Home Birth Advocacy

There is Light at the End of the Birth Canal

2 Comments 20 September 2012

It has been said that the hardest part of the journey takes place right before the breakthrough or transformation.

This is the position in which I see childbirth in the United States and around the world.

Everywhere, there are uprisings. People taking to the streets, reclaiming their power, strengthening their resolve, beckoning with their voices. No matter where, or what the reason, there is a similar tune: freedom.

Tonight I was part of a viewing of Freedom For Birth, a documentary film by One World Birth, and sat on a panel discussion after the film.

The entire event was exhilarating for me to be a part of. Although I had already seen the film earlier this week to prepare for the panel discussion, the depth in which I appreciated it’s content was just as, if not more, powerful as I’d felt watching for the first time.

Freedom For Birth is a film that will outrage you, that is for sure. The statistics and stories told from around the world about the abuses to women during childbirth are completely unacceptable.

But the film is also incredibly inspiring in that one can answer with confidence that change is not only necessary, I’ll go as far to say it’s on the horizon.

We’ve hit the bottom of the abyss. (I’m paraphrasing Michel Odent said in the film.) His statement is followed by this question, written out for us on the screen: How do we climb out of the abyss?

The same way our children come into the world. Pushing against what feels like nothing, twisting and turning, feeling stuck and then moving another inch. Sometimes backward an inch too. Yet all while, on some deep instinctual level, we are moving forward toward the light.

Our journey to reclaiming birth as a fundamental human right will be long and hard. But there is a very bright light at the end of the tunnel. That light signifies freedom. As long as each person who believes in birth lets their voice be heard – on a micro and macro level – there is nowhere to go but upward.

My final message is in these few action steps you can take to #1, ensure you have a choice in creating your ideal birth experience, and #2, how women and families can take back the power of childbirth.

  • Have a vision for your birth. Dream about your birth. Draw your birth. Meditate over your birth. What does it look like? How do you want to feel? What is the best way to bring your baby into this world?
  • Find the right care provider. I’m talking the perfect fit. You must know like and trust that person with all your heart and know your entire gut instinct says they are the one. Interview as many as you need to.
  • Share your positive pregnancy experiences and empowering birth stories with everyone you can. The world needs to hear about beautiful births. The balance is currently tipped in the favor of negative and fear-based tales. Let’s change that!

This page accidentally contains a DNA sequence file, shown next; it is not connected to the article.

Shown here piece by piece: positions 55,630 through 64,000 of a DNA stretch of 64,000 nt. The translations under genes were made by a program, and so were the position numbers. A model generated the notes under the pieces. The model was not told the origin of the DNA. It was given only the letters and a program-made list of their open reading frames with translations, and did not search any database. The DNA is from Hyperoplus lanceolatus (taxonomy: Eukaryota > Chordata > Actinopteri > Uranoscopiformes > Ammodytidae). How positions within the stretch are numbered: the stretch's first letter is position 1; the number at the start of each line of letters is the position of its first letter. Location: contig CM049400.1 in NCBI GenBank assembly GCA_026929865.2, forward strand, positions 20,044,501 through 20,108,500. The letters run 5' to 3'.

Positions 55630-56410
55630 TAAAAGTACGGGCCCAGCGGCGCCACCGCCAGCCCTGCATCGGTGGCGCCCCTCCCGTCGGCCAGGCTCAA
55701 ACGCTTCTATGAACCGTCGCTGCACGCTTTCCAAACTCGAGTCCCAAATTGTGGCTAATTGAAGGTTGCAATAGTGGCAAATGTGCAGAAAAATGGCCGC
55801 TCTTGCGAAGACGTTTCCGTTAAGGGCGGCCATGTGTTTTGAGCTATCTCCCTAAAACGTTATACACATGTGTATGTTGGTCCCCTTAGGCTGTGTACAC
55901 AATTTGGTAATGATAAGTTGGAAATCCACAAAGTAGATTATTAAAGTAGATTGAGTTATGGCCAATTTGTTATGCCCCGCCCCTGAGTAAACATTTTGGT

• Get involved on a local, statewide, and even a national level to help change the conversation in a positive direction. What organizations can you become a part of? For me, it’s FoMM, and attending screenings like the one tonight (and BBH of course!).

I’d love to hear from you in the comments below. What action steps do you think we can take as a nation, or as a planet of human beings, to change the culture of birth for the better?

Your Comments

2 Comments so far

  1. Steve says:

    Agree with all you said Kaitlin! In response to your question “What can we do…”, I’d suggest the answer is ask more questions.

    Skeptical of why my wife wanted to fire her first OB, I leaned in to ask, listen & learn more. I followed the “trust, but verify” thingie we often hear.

    I thought I’d verify the maternity care system was legit & my wife might be uber ‘emotional’ because of all the changes happening inside her.

    Verification never happened. It was clear at my first go at pealing back the onion… many of the decisions made by those providing maternity care went against the best available evidence. So I asked more questions. And found more of the same.

    I knew I didn’t need a medical degree to see the situation, understand the options on the table & make a good decision. It required the same risk/reward decision making brain power as crossing the street.

    Where do we want to go (across the street to point A)? What options might help us get there (walking, running, skipping or patiently waiting to give us even more options)? What are the risks/rewards of each? What are we comfortable doing? Who will help us get there?

    We had to ask the questions to make better decisions, no one was going to do it for us.

    Like you said, I think that is what moms (couples) are realizing…to get better care, you have to be involved in the care. It’s naive & silly to expect the best results (for anything we’d do) by just showing up and expecting it all to ‘just happen’.

    Amazing, Incredible & Phenomenal care exists, but it’s up to us to seek it.

    I’d suggest our action steps begin with asking more questions of ourselves & of those who’ll potentially provide our care. Then asking those we hire to show us the evidence backing up their responses, decisions & actions.

    • Debra White says:

      I love this response and the street crossing analogy!! Another way to become positively involved is to be proactive politically in MI right now. There is, once again, murmuring about regulation of homebirth/midwives, even from among some very well intended MI midwives. Caution! Cross this street by another way! This action from a pro-abortive senator, Gretchen Whitmer, is the first step, or foot in the door, to making us comply with the overbearing policies that hospitals already enact, NO ThANK YOU!

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